- Far more detailed institutional reports–
- student level scoring validity
- possibility of improved student test-taking motivation
- available for 8th graders now
- flexible scheduling
- Lower price– $38
- Special trial price this spring only $22
Regular readers here know of my interest in, and on balance enthusiasm for, the CWRA– the College Work Readiness Assessment, which I have administered as a school head over the course of three years, presented on about half a dozen times and written about about here a dozen times.
Run, don’t walk, to register for the 30 minute free webinar CAE, CWRA’s parent, is offering this week and next about the forthcoming changes in the CWRA. If you can’t attend one of these sessions, you’ll do pretty well as an alternate reviewing the five page overview of CWRA changes I’ve embedded at the bottom of this post. (Be sure to click “more” to see it if you are interested).
As enthusiastic as I’ve been, I’ve also been a gentle critic on the following fronts.
- The institutional reporting lacks detail and specificity for use in identifying program gaps and targeting institutional improvement.
- It is too expensive.
- Students lack motivation to perform because they have no stake in the game– there is no student-level report.
- There are enough or pertinent norm groups for comparison– particularly in the lack of independent school comps.
- It doesn’t have enough possible purposes beyond an institutional check on student learning.
- It isn’t available for middle school students.
- Is automated scoring of essays proven and reliable enough?
And now, here it is: the new CWRA plus addresses nearly all of these issues. I feel almost as if they were listening to me. (Smile)
The new CWRA plus is debuting with a trial run this spring at a price of only $22 for the trial, and if you lead a high school or middle school and haven’t tried the CWRA yet, why would you not put 100 of your 8th grade or 9-12 grade students at that price just to see what happens? (There is still a minimum price tag of $2000 per administration)
Beginning next school year, the CWRA plus will replace the CWRA and become the new CWRA.
The price will drop to $38 from $45, which to my eyes seems a very good value for a standardized test.
As can been seen in the document below, there is far more detailed institutional reporting so schools can make better use of the results they get.
Sadly, I will say, the new test does supplement the continuing performance task essay with a set of 25 multiple choice (selected response) questions– sadly because part of the joy of the CWRA is that it is not a MC/SR test– and now it is, in part- but the balance still rests on the essay.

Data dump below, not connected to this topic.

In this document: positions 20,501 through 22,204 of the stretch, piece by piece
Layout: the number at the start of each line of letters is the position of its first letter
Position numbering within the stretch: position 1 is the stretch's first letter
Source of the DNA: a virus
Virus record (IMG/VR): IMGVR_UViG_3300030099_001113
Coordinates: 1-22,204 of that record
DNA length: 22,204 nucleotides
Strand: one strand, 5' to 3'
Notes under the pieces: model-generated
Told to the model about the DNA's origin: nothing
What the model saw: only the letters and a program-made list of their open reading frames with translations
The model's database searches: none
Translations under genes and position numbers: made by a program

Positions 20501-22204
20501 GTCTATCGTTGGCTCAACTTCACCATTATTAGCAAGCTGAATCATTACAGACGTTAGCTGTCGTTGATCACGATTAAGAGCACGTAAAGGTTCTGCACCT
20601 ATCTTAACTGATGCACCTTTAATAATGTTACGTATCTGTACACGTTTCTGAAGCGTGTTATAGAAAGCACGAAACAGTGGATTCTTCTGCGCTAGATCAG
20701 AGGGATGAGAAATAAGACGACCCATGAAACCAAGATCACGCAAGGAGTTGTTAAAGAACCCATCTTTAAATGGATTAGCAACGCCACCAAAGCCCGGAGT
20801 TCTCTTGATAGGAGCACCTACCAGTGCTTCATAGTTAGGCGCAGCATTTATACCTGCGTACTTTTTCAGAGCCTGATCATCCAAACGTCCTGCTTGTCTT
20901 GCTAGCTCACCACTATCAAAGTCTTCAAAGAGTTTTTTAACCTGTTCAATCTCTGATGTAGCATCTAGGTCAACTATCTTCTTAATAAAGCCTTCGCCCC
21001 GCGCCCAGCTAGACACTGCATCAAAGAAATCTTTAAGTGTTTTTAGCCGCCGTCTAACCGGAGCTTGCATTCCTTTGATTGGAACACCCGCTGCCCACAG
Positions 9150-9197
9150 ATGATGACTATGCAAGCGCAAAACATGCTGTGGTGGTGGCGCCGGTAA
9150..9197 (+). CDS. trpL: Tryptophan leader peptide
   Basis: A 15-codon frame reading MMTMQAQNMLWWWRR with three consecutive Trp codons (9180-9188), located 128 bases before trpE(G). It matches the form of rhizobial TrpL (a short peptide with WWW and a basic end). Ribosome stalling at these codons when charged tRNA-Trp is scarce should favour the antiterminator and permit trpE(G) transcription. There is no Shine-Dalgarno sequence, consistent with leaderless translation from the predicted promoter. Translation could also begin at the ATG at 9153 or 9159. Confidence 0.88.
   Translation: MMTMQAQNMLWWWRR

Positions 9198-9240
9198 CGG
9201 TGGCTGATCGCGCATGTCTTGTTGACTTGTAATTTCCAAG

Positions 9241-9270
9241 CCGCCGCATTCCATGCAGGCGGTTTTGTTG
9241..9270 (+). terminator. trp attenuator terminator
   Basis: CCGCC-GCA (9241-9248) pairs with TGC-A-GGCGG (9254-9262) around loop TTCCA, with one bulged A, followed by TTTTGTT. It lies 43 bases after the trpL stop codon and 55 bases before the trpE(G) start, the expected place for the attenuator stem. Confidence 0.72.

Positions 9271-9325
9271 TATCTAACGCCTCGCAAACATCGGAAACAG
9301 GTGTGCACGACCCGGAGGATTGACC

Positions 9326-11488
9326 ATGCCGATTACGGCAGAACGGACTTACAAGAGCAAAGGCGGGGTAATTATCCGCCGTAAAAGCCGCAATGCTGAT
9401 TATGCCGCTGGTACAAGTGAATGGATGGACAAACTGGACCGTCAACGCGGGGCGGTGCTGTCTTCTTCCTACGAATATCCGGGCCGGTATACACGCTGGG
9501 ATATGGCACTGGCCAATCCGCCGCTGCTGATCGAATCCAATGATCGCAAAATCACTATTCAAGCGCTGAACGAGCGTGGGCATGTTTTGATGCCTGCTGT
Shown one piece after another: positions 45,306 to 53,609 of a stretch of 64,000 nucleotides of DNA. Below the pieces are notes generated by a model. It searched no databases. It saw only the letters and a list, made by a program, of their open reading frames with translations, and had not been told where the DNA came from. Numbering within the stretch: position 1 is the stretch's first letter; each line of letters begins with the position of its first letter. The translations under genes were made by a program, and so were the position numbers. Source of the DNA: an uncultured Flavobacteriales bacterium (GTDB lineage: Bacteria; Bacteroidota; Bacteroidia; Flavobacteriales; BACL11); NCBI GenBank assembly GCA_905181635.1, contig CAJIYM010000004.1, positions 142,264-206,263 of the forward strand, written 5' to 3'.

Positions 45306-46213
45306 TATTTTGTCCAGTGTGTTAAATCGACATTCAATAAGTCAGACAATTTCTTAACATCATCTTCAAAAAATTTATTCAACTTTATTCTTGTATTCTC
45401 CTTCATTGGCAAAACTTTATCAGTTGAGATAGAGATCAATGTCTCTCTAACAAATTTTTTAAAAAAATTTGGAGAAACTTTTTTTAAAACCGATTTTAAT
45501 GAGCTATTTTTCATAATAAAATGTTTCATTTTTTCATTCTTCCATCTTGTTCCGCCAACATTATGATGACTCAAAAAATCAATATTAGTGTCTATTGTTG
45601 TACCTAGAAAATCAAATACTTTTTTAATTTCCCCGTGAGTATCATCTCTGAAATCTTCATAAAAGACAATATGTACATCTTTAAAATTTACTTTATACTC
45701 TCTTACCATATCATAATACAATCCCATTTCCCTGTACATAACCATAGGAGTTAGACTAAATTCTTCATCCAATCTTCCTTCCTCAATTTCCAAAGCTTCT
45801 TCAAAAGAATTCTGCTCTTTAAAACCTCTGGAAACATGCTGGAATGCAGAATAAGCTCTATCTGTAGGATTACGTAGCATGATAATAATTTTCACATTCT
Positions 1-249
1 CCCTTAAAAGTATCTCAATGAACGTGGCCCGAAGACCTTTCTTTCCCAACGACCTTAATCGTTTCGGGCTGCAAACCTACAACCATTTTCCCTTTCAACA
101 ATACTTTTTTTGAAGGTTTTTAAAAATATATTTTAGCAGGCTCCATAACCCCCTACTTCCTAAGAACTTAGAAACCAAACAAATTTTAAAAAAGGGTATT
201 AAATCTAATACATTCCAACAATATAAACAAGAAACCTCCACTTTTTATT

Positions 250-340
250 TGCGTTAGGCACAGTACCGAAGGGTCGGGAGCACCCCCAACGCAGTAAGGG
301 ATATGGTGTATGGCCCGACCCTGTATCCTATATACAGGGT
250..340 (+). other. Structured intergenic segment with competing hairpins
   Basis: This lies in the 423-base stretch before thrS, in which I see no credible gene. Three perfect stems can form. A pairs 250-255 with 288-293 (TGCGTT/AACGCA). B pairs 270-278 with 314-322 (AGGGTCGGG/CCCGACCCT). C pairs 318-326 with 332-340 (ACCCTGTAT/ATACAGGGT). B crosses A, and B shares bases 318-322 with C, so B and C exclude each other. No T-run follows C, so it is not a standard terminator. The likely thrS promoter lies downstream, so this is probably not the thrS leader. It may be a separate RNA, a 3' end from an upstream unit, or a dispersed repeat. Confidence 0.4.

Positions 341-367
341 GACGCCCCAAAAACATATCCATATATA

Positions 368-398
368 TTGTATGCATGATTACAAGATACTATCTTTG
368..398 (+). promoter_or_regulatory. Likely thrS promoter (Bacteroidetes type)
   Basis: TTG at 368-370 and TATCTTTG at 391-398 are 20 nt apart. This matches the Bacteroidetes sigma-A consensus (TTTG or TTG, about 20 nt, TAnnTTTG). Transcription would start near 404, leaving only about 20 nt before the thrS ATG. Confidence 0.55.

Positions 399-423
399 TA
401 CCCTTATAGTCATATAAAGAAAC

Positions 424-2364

With the new SR, and this is huge, the scoring can be brought to reliability at a student level, and students and parents can get their individual student results. So schools can come to understand their individual student learning profiles better, students can know they’re getting these results and perhaps be more motivated for a high effort, and schools can advise students in their learning path to improve these skills.
This also raises the potential students can use their results for their records, adding CWRA scores to their transcripts and SAT scores for instance, as part of their college applications.
Another implication of the value of student-level reliability is that results can be broken into sub-groups. Do your boys score equally to your girls– and how might they differ? Racial/ethnic groups could be broken out now. Or, as the webinar suggested, add a few questions of your own and track the results. Ask how many hours of homework students do per day or week, and then compare scores of high and low homework-time students. Ask test-taking students whether they are intensive athletes or not, and compare results. Ask if they are boarding or day students, and compare the results. Many new opportunities would seem to abound for action research.
The test, which can now be scheduled outside of the “norming cycle” scheduling as needed, can also have new potential applications. Could a college perhaps ask students, either as a requirement or an option, to take the CWRA as part of their college application process. Another developing option, fascinating to consider the implications of, would seem to be selective high schools using the CWRA+ as a supplement or replacement for their current admissions testing.
The CWRA also offers more norm group options, as can be seen in the sample in the document below, including an independent school/NAIS norm group, which will hugely add value to NAIS schools using this test.
Over the past four years I’ve had many middle school educators ask me about the availability of the test for their students, and I’ve had to tell them, regrettably there is no such option. Now, however, CWRA plus is available to 8th graders, which is good in itself but I’d point out doesn’t make it really an option for evaluating institutional value add by comparing student results in 5th or 6th grade with that of their 8th grade graduates.
The length of the CWRA remains the same: 90 minutes plus a few more for administration set-up.
CAE/CWRA document summarizing key CWRA developments.
St. Gregory students discuss taking the CWRA.
From Virginia Beach district